This change from a regional to a cosmopolitan University coincided with a broad change in scholarship generally. The kind of research into dialectology which Orton was conducting from Leeds, with its roots in the great Survey projects of the 19th century and its focus on dialect as a route to the study of the history of the language, began to come under fire from a new sociological dialectology, which began to call itself sociolinguistics. The relevance, the archaism, the methodology and the philosophy of studies such as the English Dialect Survey came to be challenged, and their value discounted. 11

Many of the mistakes in published discussions of the English Dialect Survey stem from the consequent neglect of close study either of the Survey or its history, whether seen as an achievement or as a body of data. Wolfgang Viereck, the eminent German dialectologist, has recently written:


The criticism that the Survey of English Dialects (SED) has received has not always been constructive and fair. One should not forget the magnitude of the task and the difficult post-war years when the SED fieldwork was begun. One should also not criticise the SED for not being able to answer questions that it never set out to answer. Some modern sociolinguists tend to do this, but even they cannot afford to neglect its data.


The SED is a survey carried out on traditional dialectological lines, and traditional dialectology is both an applied discipline and a historically oriented one. Within this framework, set by the discipline itself, the SED is of utmost value. This can best be substantiated by the extent to which the SED materials have been found useful in serious scholarship worldwide.


For my SED-based Computer Developed Linguistic Atlas of England that is to be published shortly by Niemeyer in Tubingen, I compiled a bibliography listing one hundred and fifty publications alone that deal with the discussion, presentation and interpretation of the SED data in some detail and in many ways, both diachronically and synchronically. In view of the fact that the SED data have been available - in twelve substantial volumes of Basic Material - for only twenty years, this is a result of which Professor Orton could rightly be proud. Moreover, these Basic Material volumes have sold so well that they are already out of print and no longer obtainable as a complete set. Far more than mere words these facts attest to the significance of the SED, the outstanding role it plays in English dialectology and - not least - to the importance of the Institute of Dialect and Folk Life Studies from which it emerged. 12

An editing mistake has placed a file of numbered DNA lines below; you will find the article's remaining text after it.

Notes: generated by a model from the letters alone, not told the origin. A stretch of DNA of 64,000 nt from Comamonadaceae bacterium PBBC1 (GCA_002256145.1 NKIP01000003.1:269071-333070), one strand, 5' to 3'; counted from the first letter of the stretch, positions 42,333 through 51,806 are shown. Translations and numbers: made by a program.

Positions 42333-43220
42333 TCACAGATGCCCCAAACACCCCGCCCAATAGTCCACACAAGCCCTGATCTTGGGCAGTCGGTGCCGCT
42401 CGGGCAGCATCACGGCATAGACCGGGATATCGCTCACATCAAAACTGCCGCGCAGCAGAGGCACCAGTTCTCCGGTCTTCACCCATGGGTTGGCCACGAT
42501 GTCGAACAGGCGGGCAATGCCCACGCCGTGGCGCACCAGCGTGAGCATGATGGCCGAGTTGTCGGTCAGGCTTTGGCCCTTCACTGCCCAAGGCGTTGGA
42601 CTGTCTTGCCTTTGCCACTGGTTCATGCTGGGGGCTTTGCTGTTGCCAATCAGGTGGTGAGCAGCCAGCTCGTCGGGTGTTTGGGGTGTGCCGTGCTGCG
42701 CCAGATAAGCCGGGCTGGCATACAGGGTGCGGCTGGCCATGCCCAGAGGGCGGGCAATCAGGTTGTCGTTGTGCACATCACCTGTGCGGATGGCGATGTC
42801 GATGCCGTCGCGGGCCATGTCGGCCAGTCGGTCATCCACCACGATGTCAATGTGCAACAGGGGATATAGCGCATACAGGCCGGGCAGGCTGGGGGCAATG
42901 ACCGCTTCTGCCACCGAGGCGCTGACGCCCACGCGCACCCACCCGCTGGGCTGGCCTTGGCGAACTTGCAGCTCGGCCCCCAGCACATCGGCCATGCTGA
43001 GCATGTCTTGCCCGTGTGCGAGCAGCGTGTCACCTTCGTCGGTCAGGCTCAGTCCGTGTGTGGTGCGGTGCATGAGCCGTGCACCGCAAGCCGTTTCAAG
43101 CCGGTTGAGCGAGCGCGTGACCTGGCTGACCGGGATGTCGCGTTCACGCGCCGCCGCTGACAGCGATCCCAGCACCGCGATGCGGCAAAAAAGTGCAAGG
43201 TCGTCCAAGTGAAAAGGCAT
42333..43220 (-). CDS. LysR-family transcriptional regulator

Nor can such criticism pay adequate tribute to Orton himself, of whom Viereck said some years ago "Without his indefatigable efforts dialectological research in England would no doubt still be in its infancy". 13

When Orton took up his professorship at Leeds in 1946 there were still only 28 monographs on particular English dialects, only eight of which had been written by English scholars, one of them being by himself. 14 No grammar of an individual Yorkshire dialect had been published since 1915,15 for example, and no single dialect in the Midlands had been investigated. 16 The point he made in 1929 - that no English college or university had yet established a school of dialectology, producing trained, professional dialectologists - remained true.17

When he died thirty years later his students at Leeds had produced well over a hundred monographs on specific English dialects. 18 The English Dialect Survey, drawing its fieldworkers mainly from his students, had made detailed scientific investigations of the dialect in every part of the country, at 12 to 15 mile intervals, producing data that has been used by everyone from contemporary sociolinguists to historians of the English language. His students had gone on to found and carry out numerous other surveys, local and national, urban and rural, and to take up major positions in dialectological research in England and abroad.19 He had seen to the founding of the first department of Folk Life Studies in an English university, and he had been instrumental in the creation of the Institute of Dialect and Folk Life Studies. He had generated not only a school - a tradition - of dialectology, but had also played a key role in the creation of a school of folk life studies. Small wonder, then, that we have chosen in this first part of our study on Dialect and Folk Life Studies at Leeds to concentrate on the English Dialect Survey with a special reference to Harold Orton.